Mobile Security Basics

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Mobile Security Basics

  1. 1. MobileSecurityANAND RAJEDIRECTOR, RABT TECHNOLOGIES PVT. LTD.VP MEMBERSHIP ISOC KOLKATA CHAPTER engage with us @ techsymposium.in
  2. 2. Played Angry birds in your Mobile? engage with us @ techsymposium.in
  3. 3. Do you know?What a malwareaffected clone ofAngry birds can do! engage with us @ techsymposium.in
  4. 4. Within seconds ofstarting your app it willStart spamming your friend with SMSDownload your Address Booklocate you using your phone’s GPSGet access to your camera and see a livestream from it without your knowledge engage with us @ techsymposium.in
  5. 5. What to do? engage with us @ techsymposium.in
  6. 6. Stop using smartphones, tablets?or engage with us @ techsymposium.in
  7. 7. Learn the basicguidelines ofsecured uses oftechnology engage with us @ techsymposium.in
  8. 8. Learn to developsecured apps andnew technologies engage with us @ techsymposium.in
  9. 9. This session will exploreLatest trends of Mobile Phoneuses, threats, frauds and securityvulnerabilitiesHow mobile phone malwares workMobile phone uses best practices engage with us @ techsymposium.in
  10. 10. In 2013, people will purchase more than 1.2 billion mobile devicessurpassing PCs as the most common internet access device in the world. Mobile platforms will continue to expand at breakneck speed, as people are forecast to download over 70 billion mobile apps in 2014. engage with us @ techsymposium.in
  11. 11. Threatsengage with us @ techsymposium.in
  12. 12. Threat 1Mobile malware is a profitable business.The mobile malware industry has matured and become a viable business model for attackers. engage with us @ techsymposium.in
  13. 13. Threat 2One type of malware designed for profit ‘Toll Fraud’ is the most prevalent type of malware. Primarily impacting Eastern Europe and Russia.Toll Fraud has successfully stolen millions from consumers. engage with us @ techsymposium.in
  14. 14. Threat 3As the mobile industry evolves so do mobile threats. Fraudsters are tampering with legitimate mobile tools and advertising systems to achieve broader distribution and make more money. engage with us @ techsymposium.in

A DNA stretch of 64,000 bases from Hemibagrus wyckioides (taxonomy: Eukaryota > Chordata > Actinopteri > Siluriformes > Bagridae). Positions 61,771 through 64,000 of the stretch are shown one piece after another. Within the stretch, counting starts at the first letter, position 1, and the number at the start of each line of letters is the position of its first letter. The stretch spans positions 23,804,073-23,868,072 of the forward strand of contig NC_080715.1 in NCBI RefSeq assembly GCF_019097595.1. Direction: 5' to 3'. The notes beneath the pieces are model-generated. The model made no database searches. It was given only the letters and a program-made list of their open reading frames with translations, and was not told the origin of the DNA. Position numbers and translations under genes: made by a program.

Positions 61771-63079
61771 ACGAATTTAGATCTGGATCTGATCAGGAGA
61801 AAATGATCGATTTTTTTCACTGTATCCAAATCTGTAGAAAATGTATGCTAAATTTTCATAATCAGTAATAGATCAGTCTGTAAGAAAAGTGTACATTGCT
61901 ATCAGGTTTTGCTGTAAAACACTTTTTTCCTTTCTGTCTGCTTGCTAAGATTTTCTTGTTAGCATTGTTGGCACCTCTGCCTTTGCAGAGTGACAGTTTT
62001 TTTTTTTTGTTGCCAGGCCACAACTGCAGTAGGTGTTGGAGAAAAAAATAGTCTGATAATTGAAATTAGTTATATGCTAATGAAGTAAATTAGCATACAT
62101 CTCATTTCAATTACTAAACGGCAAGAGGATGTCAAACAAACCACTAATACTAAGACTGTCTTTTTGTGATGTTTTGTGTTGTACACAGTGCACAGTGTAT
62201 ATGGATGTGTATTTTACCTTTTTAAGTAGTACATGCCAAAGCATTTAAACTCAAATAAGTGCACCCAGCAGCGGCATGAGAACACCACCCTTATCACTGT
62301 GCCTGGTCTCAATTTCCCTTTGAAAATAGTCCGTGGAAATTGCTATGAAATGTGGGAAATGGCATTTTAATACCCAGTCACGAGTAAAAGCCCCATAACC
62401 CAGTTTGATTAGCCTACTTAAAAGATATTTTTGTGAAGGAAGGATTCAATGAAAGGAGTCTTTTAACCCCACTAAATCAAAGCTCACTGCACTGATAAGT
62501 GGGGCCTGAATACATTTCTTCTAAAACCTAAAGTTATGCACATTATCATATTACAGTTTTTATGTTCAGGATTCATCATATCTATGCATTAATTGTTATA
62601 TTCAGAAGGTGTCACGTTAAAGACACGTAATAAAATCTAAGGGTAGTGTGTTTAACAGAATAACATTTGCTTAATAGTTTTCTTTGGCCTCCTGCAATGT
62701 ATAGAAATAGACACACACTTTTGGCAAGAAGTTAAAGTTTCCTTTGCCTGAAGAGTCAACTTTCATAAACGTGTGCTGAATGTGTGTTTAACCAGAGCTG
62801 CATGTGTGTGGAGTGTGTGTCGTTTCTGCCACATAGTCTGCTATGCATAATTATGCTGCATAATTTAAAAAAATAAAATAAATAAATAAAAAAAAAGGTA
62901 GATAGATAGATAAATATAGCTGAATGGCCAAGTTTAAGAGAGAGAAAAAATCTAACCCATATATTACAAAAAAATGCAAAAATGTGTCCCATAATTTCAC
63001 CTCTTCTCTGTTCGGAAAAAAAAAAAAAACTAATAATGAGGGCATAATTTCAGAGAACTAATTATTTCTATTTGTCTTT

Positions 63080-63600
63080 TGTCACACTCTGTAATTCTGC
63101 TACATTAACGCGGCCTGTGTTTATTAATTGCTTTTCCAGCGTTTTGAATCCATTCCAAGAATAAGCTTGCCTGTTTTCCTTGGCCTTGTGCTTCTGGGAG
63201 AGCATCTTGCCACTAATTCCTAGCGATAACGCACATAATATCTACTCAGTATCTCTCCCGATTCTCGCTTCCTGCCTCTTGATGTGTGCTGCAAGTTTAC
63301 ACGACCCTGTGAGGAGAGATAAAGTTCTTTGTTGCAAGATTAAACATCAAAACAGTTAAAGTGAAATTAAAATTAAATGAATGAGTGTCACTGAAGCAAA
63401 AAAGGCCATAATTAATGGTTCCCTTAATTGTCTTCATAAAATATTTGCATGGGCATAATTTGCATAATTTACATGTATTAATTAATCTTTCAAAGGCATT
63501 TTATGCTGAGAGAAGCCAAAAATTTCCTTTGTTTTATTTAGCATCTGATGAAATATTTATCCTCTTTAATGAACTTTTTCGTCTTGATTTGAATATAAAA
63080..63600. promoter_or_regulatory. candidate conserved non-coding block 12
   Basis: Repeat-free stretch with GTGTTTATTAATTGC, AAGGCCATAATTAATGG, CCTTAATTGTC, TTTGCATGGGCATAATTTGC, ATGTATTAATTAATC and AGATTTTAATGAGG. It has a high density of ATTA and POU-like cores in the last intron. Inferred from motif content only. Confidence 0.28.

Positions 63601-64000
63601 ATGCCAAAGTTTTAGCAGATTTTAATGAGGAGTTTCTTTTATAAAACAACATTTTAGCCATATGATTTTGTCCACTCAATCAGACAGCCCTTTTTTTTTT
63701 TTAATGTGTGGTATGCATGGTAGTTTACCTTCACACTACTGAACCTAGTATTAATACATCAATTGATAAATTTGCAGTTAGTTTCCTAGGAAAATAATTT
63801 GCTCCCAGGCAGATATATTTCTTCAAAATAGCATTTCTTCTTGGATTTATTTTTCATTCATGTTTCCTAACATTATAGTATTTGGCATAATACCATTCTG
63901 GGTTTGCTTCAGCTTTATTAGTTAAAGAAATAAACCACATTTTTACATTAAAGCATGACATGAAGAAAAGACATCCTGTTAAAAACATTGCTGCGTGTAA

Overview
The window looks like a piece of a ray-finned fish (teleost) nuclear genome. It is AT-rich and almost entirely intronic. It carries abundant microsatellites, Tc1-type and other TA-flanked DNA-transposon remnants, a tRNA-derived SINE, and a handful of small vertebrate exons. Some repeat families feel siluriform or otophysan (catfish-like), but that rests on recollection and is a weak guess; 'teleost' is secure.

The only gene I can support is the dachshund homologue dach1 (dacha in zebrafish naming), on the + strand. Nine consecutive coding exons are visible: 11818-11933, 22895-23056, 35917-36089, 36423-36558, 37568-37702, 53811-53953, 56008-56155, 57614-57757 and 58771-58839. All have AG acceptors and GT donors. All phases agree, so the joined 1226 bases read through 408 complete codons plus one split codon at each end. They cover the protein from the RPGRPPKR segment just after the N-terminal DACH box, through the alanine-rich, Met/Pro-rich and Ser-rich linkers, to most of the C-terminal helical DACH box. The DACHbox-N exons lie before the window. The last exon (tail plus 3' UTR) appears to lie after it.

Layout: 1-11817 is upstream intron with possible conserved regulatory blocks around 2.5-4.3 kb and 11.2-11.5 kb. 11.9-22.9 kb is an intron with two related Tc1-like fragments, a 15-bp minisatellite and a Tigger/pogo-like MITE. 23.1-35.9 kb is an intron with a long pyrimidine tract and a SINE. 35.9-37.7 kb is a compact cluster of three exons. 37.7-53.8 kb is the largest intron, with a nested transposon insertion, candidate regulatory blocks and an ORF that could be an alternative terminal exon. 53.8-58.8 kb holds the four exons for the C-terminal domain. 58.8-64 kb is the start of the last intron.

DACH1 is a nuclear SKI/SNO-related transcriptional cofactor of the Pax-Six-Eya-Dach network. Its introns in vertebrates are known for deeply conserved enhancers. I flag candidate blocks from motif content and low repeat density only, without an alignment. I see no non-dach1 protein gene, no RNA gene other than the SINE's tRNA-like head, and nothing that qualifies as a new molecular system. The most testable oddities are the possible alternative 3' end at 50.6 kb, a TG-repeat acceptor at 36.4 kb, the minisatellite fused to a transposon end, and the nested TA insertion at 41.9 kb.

15. 15. Threat 4Mobile privacy is a growing issue. 5% of free Android mobile applications contain one or more aggressive ad networks, which can access personal information or display confusing ads. In addition, a number of high- profile iOS applications raised red flags about privacy issues this year. engage with us @ techsymposium.in
  16. 16. Threat 5The likelihood of encountering mobile malware greatly depends on your geographic location and user behavior.Android malware likelihood is much higher in Russia, Ukraine and China than elsewhere. In terms of user behavior, people who download apps outside of trusted sources like Google Play have a higher likelihood of encountering malware. engage with us @ techsymposium.in
  17. 17. Threat 6Mobile malware distribution techniques are diversifying. Attackers are using a combination of new and existing distribution techniques, including email spam, hacked websites that enable drive-by-downloads and affiliate-based marketing. engage with us @ techsymposium.in
  18. 18. Mobile Threat trends engage with us @ techsymposium.in
  19. 19. Learning Basics engage with us @ techsymposium.in
  20. 20. MalwareMalware is software that performs maliciousactions while installed on your phone.Without your knowledge, malware can makecharges to your phone bill, send unsolicitedmessages to your contact list, or give anattacker control over your device. engage with us @ techsymposium.in
  21. 21. SpywareDesigned to gather data about a largegroup of users, spyware collects or transmitssensitive data about a user without theirknowledge or consent. Such data can oftenincludes phone logs, text messages orlocation, browser history, or contact lists. engage with us @ techsymposium.in
  22. 22. define Malwares You know the meaning of Biological FAMILY engage with us @ techsymposium.in
  23. 23. define Malwaresa family is made up of anumber of individuals that shareimportant common elementsthat together define the groupas a whole. engage with us @ techsymposium.in
  24. 24. define Malwares A Malware Family The common elements are often particular sections of code or associated datathat define how it executes key functional behaviors and can include distinct communications protocols, Command and Control servers, certain images or other application assets, or unique methods chosen to escalated privileges. engage with us @ techsymposium.in
  25. 25. define Malwares How we identify an individual? Within a biological species, individuals havedistinguishing traits that make them identifiable such as eye color, height or weight engage with us @ techsymposium.in
  26. 26. define Malwares How we identify an Instance of malware? while malware or spyware instances can often includevery minor differences that distinguish themwithin a group, they are inherently cut from the same cloth. engage with us @ techsymposium.in
  27. 27. define Malwares VariantsIf two malware instances are different enough in construction to stretch the boundary of an instance, they may be defined as separate variants. engage with us @ techsymposium.in